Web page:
In Government Contracting Dispute, 11th Circuit Affirms $2M Verdict for Breach of Teaming Arrangement and Revives $100M Trade Secrets Claim

Last week, the US Court of Appeals for the Eleventh Circuit affirmed a $2 million jury verdict against Boeing in a breach of contract suit by Alabama Aircraft Industries, Inc. (AAI), a former government contracting partner, and revived a $100 million misappropriation of trade secrets claim.  

The opinion can be found here.

Beginning in 1969, AAI provided services to the US Air Force's KC-135 fleet. In 1998, the Air Force issued an RFP, which would bundle those services into a larger contract. Boeing won the larger contract; and Boeing and AAI, at the Air Force's request, entered a teaming agreement to jointly provided those services from 1998 to 2008. The Air Force contract represented approximately 80% of AAI's revenue. When the Air Force announced its intention to recompete the contract, AAI and Boeing entered a new teaming arrangement to submit a joint bid. But when the Air Force reduced the quantity of aircraft for the contract, Boeing terminated the arrangement, and Boeing and AAI submitted separate bids. Boeing ultimately won the contract, with a bid price only 1.28% lower than AAI. Shortly thereafter, AAI went out of business and filed for bankruptcy. AAI then sued Boeing, claiming: (1) Boeing breached the teaming agreement through its unilateral termination, given that the terms of the teaming agreement contemplated a reduction in the number of aircrafts; and (2) Boeing misappropriated AAI's trade secrets, namely, pricing, costs, and workflow, in submitting its bid for the Air Force contract.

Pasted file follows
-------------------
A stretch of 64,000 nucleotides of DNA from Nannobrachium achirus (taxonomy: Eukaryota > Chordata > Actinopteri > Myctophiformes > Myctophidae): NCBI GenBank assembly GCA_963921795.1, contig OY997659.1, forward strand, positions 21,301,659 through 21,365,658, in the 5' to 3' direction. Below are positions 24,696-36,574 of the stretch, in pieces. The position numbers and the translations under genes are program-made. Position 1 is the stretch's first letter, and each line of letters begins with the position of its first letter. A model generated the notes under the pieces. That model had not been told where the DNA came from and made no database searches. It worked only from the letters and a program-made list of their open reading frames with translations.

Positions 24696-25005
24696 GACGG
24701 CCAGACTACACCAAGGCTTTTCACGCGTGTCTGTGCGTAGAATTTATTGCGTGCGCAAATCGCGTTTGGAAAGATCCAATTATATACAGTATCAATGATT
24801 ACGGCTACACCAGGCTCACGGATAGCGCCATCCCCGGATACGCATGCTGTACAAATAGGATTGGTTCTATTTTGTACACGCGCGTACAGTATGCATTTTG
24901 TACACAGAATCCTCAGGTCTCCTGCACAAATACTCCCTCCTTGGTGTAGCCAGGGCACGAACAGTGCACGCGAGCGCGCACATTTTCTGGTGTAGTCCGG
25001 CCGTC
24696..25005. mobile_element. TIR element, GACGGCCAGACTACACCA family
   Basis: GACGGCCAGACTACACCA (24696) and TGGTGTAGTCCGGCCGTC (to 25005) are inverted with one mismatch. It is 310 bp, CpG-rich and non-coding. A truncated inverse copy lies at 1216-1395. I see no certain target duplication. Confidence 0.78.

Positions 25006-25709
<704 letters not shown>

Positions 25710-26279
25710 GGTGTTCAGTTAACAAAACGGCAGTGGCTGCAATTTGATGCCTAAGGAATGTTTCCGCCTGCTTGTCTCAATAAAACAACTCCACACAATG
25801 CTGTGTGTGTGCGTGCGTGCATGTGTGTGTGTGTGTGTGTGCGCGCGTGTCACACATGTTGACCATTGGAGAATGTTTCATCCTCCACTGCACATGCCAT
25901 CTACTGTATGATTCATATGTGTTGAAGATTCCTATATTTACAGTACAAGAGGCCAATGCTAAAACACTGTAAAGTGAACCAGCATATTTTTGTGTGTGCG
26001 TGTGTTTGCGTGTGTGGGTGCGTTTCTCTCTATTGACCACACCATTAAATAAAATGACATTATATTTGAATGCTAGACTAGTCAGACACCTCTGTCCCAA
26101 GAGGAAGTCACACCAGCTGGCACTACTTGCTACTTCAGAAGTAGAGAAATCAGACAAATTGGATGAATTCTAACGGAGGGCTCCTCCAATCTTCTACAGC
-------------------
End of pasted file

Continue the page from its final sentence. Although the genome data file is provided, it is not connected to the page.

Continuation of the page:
Boeing moved to dismiss the trade secrets claim, arguing that the claim was not timely under the statute of limitations in the Alabama Trade Secrets Act (ATSA). AAI countered that the claim arose under the Missouri Uniform Trade Secrets Act (MUTSA), which had a five-year (versus a two-year) statute of limitations. AAI emphasized that the teaming agreement had a choice of law provision that selected Missouri law and governed both "the interpretation" of the teaming agreement and the parties' "rights and liabilities." The US District Court for the Northern District of Alabama agreed with Boeing, noting that the trade secrets claim was a tort such that the choice of law provision did not apply; and, that under the lex loci delicti (place of the injury) choice of law test, Alabama law applied because AAI suffered its financial injury in Alabama. Accordingly, the district court dismissed AAI's trade secrets claim.

AAI's breach of contract claim moved forward to trial, where the jury awarded AAI over $2.1 million, the costs incurred by AAI in preparing its solo bid for the Air Force contract. Notably, the district court instructed the jury that it could draw an adverse inference against Boeing based on evidence indicating that a Boeing executive spoliated ESI by permanently deleting emails related to AAI and an alleged Boeing effort to convert the joint bid to a solo bid.